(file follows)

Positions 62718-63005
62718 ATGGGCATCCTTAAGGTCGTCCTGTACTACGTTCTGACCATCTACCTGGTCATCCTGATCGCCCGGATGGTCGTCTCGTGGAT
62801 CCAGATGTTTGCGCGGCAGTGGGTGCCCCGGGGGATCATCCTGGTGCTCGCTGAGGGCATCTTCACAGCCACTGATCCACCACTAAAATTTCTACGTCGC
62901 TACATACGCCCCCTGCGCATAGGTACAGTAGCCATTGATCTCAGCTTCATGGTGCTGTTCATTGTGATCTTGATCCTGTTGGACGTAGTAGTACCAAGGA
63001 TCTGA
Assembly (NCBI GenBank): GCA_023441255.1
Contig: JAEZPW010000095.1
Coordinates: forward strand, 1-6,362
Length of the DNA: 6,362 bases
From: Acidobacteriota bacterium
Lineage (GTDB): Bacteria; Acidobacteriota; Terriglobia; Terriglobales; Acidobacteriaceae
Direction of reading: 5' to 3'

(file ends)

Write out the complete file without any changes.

Positions 62718-63005
62718 ATGGGCATCCTTAAGGTCGTCCTGTACTACGTTCTGACCATCTACCTGGTCATCCTGATCGCCCGGATGGTCGTCTCGTGGAT
62801 CCAGATGTTTGCGCGGCAGTGGGTGCCCCGGGGGATCATCCTGGTGCTCGCTGAGGGCATCTTCACAGCCACTGATCCACCACTAAAATTTCTACGTCGC
62901 TACATACGCCCCCTGCGCATAGGTACAGTAGCCATTGATCTCAGCTTCATGGTGCTGTTCATTGTGATCTTGATCCTGTTGGACGTAGTAGTACCAAGGA
63001 TCTGA
Assembly (NCBI GenBank): GCA_023441255.1
Contig: JAEZPW010000095.1
Coordinates: forward strand, 1-6,362
Length of the DNA: 6,362 bases
From: Acidobacteriota bacterium
Lineage (GTDB): Bacteria; Acidobacteriota; Terriglobia; Terriglobales; Acidobacteriaceae
Direction of reading: 5' to 3'